Since (Le) Poisson Rouge, (LPR) opened in 2008; the venue has established itself as a sure ticket to an unconventional concert experience. LPR’s motto, “serving art and alcohol,” gives some idea of its free-spirited approach.

Now, with the launch of its own ensemble, LPR has further expanded the venue’s ventures into unchartered, artistic territory. David Handler, LPR’s co-founder and the ensemble’s artistic director, initiated the establishment of the ensemble as a natural outgrowth of LPR’s curatorial identity. He collaborated with Ronen Givony, co-director of Le Poisson Rouge’s mission and creator of the multi-genre “Wordless Music“line up.

“LPR was always about creating community, cultivating camaraderie among musicians, and encouraging freedom of expression through atypical programs,” says Handler, a composer and violinist/violist, as he describes the core vision for LPR that he and co-founder Justin Kantor, a cellist, had during their student years at the Manhattan School of Music. Handler and Kantor, with Givony’s assistance, were effectively shaping the experimental curating scenery then in demand by a host of diverse audiences. LPR succeeded in providing what audiences were missing by tapping into a broad cultural craving for accessible presentations, a platform on which Ensemble LPR can build with high expectations.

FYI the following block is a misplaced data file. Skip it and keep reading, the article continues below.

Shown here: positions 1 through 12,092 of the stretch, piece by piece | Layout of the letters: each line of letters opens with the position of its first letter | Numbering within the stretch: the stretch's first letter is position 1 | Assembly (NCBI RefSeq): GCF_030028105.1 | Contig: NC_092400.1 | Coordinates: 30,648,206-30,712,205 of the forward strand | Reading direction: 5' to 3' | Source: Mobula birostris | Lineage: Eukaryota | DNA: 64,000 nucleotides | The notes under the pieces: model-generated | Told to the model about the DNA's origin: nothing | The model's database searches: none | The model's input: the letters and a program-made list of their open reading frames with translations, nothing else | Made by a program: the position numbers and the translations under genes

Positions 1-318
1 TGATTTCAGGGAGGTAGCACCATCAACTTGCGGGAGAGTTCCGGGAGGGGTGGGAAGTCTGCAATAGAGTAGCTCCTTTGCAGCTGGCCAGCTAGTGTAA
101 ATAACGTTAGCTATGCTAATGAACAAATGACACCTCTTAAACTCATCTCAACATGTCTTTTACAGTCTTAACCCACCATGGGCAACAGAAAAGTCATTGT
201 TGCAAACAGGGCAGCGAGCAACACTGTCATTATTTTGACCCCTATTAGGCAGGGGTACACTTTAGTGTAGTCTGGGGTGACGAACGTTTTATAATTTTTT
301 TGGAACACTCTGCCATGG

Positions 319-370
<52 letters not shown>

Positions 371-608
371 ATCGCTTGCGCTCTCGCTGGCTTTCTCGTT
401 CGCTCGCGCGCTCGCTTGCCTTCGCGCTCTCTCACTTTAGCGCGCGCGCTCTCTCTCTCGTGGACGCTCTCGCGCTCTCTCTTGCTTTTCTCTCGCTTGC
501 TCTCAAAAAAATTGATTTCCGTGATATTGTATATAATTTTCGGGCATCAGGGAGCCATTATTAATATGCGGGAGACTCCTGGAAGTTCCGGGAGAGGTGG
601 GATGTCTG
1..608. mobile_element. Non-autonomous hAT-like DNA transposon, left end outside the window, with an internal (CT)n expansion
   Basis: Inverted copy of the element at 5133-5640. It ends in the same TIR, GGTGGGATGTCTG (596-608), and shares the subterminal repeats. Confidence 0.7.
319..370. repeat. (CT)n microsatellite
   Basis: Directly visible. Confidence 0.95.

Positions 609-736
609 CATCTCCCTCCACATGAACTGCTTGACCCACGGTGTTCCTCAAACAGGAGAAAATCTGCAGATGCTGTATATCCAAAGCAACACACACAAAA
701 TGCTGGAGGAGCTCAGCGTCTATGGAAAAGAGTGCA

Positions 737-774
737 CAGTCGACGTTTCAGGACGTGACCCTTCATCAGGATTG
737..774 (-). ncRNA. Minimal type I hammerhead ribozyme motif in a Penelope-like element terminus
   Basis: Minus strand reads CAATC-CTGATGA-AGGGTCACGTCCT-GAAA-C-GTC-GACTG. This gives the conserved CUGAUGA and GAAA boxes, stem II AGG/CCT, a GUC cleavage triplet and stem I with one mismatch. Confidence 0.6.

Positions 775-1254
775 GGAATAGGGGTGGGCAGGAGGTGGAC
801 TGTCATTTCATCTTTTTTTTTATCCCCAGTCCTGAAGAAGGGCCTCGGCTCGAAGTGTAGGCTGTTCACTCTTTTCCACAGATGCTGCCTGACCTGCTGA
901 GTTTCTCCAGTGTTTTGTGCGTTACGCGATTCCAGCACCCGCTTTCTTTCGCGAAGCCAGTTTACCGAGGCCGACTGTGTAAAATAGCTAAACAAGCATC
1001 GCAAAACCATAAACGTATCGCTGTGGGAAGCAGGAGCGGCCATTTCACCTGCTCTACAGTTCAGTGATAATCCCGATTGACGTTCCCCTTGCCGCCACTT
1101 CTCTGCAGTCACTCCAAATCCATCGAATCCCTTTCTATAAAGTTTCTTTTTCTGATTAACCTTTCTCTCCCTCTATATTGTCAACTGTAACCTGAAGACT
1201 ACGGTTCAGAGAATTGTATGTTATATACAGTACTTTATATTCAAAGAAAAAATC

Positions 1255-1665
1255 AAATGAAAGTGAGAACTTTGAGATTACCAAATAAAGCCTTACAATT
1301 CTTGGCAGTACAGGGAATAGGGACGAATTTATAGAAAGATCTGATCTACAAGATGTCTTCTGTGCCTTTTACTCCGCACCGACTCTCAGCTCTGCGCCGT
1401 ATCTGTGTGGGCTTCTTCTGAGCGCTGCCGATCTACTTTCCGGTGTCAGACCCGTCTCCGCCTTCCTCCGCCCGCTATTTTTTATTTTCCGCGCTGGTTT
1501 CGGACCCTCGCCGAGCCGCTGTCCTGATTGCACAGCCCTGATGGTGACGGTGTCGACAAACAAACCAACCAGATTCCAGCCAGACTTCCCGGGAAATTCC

“It’s a very exciting moment for us,” shares Handler. “We feel privileged and take very seriously the trust of our listeners in our ability to create an innovative merger of programming,” he maintains, “And with the ensemble, we continue to manifest and express ourselves artistically by making our own choices as a group. For us that means playing anything from Baroque to today’s music, rigorously, at the highest level, and with peerless guest artists – collaborating with classical and non-classical artists who have something interesting to express.”